United Nations spokeswoman issues warning to the United States
On Friday, the United Nations Human Rights Committee (UNHRC) warned the United States against using excessive force towards demonstrators and the media as federal officers are deployed across the country. The UNHRC plans to issue guidelines for how the US should approach civil unrest.
“Spokesperson Elizabeth Throssell was answering a reporter’s question about the US authorities deploying federal security officers to various cities to quell demonstrations against racial injustice, sparked by the death of George Floyd, an unarmed African American man, while in police custody in Minneapolis on 25 May,” read a statement issued by the UNHRC.
“Peaceful demonstrations that have been taking place in cities in the US, such as Portland, really must be able to continue without those participating in them – and also, the people reporting on them, the journalists – risking arbitrary arrest or detention, being subject to unnecessary, disproportionate or discriminatory use of force, or suffering other violations of their rights,” said Throssell.
Thus far, there have been no reports of journalists being detained by federal authorities, but there are multiple reports of journalists being attacked by “peaceful” demonstrators. Last week, American Wire reported that two groups claiming to be protest organizers had admitted that they intended to use violence and that their objective was a “revolution.”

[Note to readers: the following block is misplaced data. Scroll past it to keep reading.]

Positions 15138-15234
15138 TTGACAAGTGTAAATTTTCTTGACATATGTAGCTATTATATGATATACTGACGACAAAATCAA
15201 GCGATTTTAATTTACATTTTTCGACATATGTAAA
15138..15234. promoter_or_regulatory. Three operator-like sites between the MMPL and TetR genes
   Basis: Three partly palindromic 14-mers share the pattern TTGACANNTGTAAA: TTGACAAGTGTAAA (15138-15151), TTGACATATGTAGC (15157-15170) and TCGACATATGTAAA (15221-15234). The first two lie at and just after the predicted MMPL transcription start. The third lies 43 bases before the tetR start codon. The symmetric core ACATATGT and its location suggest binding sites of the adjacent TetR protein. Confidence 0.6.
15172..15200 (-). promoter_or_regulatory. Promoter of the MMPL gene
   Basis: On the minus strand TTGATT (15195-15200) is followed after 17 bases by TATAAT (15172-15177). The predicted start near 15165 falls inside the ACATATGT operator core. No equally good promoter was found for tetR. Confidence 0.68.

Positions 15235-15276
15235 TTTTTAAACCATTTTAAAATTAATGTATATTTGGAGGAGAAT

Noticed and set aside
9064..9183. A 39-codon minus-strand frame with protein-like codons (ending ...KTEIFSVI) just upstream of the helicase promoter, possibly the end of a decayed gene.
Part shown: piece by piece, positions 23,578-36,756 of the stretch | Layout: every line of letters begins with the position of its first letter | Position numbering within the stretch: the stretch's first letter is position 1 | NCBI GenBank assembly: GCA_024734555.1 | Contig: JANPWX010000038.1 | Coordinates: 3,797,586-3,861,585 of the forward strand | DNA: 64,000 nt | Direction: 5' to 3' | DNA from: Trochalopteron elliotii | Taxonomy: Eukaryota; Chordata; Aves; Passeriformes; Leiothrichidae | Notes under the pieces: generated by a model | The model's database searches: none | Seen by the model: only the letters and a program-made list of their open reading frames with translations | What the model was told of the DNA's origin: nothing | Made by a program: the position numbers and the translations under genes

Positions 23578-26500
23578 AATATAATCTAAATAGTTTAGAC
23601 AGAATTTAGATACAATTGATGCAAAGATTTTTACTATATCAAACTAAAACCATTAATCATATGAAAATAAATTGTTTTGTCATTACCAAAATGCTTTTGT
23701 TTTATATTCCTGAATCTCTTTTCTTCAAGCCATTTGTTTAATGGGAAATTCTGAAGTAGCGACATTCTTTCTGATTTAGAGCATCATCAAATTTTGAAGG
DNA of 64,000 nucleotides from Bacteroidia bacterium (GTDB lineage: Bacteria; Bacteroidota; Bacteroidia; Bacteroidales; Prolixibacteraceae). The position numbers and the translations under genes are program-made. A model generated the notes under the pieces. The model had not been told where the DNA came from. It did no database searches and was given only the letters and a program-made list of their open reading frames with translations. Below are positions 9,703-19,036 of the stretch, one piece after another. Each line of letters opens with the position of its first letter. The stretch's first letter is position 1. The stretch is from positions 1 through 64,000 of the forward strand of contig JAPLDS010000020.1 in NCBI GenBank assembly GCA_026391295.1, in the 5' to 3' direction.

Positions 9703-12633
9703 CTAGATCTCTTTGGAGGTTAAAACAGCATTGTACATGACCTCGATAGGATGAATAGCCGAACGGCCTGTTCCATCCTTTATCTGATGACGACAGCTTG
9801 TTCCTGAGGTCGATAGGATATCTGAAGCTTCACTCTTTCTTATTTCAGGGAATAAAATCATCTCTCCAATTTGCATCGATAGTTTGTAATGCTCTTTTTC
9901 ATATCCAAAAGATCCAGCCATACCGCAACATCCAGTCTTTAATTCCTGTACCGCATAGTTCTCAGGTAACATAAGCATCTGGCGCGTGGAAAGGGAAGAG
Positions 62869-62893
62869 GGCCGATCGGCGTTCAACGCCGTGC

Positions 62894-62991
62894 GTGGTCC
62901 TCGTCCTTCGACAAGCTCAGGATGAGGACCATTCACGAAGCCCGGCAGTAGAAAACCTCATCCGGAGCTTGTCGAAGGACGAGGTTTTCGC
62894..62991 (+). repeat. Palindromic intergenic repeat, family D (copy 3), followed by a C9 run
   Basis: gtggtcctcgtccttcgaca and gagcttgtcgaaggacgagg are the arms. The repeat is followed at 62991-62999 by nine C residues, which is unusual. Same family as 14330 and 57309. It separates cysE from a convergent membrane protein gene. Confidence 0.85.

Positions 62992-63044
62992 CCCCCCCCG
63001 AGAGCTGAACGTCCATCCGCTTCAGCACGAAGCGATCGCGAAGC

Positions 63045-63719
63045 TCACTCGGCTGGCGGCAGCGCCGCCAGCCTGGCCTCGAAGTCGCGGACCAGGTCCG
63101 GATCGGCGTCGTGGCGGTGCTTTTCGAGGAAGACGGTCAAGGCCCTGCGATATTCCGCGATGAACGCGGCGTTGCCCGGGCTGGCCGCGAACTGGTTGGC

The UNHRC also announced that it would be issuing guidance for the US with regards to how to handle the rioting:
“The Committee will issue a general comment, or guidance, on 29 July, covering issues that include both physical and online protests, public order, and the work of the media,” said Throssell.
The UN issuing guidelines on how to treat “online protests” may be of interest to conservatives who believe that they have been unfairly targeted for censorship because of their political beliefs by social media companies such as Twitter, Facebook, and Google.
Historically, critics of the UNHRC have pointed out that some member nations have poor records on human rights and are thus unfit to judge other nations’ human rights records, particularly that of the US.
Some current member nations of the UNHRC, which voted in favor of issuing guidance for how the US should treat protestors, include nations such as Libya, Sudan, and Venezuela. The human rights records of those nations feed the critics’ narrative that criticism of the US is born of global anti-Americanism than actual concern over human rights in the US.
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